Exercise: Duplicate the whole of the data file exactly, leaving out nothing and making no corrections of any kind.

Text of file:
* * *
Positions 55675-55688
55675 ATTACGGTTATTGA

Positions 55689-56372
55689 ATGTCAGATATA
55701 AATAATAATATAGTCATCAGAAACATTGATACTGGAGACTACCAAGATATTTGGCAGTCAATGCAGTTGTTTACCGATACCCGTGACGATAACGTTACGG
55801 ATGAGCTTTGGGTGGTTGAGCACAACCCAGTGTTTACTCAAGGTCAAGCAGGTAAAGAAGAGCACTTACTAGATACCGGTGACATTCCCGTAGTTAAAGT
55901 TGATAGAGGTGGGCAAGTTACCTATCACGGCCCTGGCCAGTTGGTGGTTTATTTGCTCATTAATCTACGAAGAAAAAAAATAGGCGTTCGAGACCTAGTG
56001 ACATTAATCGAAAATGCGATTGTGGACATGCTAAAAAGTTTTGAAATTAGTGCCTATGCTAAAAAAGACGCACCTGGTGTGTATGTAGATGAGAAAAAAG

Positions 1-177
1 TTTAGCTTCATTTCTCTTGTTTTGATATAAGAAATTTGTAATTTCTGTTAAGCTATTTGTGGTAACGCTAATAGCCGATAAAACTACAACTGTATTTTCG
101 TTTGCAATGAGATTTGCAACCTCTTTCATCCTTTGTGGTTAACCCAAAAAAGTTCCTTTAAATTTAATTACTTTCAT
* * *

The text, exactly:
Positions 55675-55688
55675 ATTACGGTTATTGA

Positions 55689-56372
55689 ATGTCAGATATA
55701 AATAATAATATAGTCATCAGAAACATTGATACTGGAGACTACCAAGATATTTGGCAGTCAATGCAGTTGTTTACCGATACCCGTGACGATAACGTTACGG
55801 ATGAGCTTTGGGTGGTTGAGCACAACCCAGTGTTTACTCAAGGTCAAGCAGGTAAAGAAGAGCACTTACTAGATACCGGTGACATTCCCGTAGTTAAAGT
55901 TGATAGAGGTGGGCAAGTTACCTATCACGGCCCTGGCCAGTTGGTGGTTTATTTGCTCATTAATCTACGAAGAAAAAAAATAGGCGTTCGAGACCTAGTG
56001 ACATTAATCGAAAATGCGATTGTGGACATGCTAAAAAGTTTTGAAATTAGTGCCTATGCTAAAAAAGACGCACCTGGTGTGTATGTAGATGAGAAAAAAG

Positions 1-177
1 TTTAGCTTCATTTCTCTTGTTTTGATATAAGAAATTTGTAATTTCTGTTAAGCTATTTGTGGTAACGCTAATAGCCGATAAAACTACAACTGTATTTTCG
101 TTTGCAATGAGATTTGCAACCTCTTTCATCCTTTGTGGTTAACCCAAAAAAGTTCCTTTAAATTTAATTACTTTCAT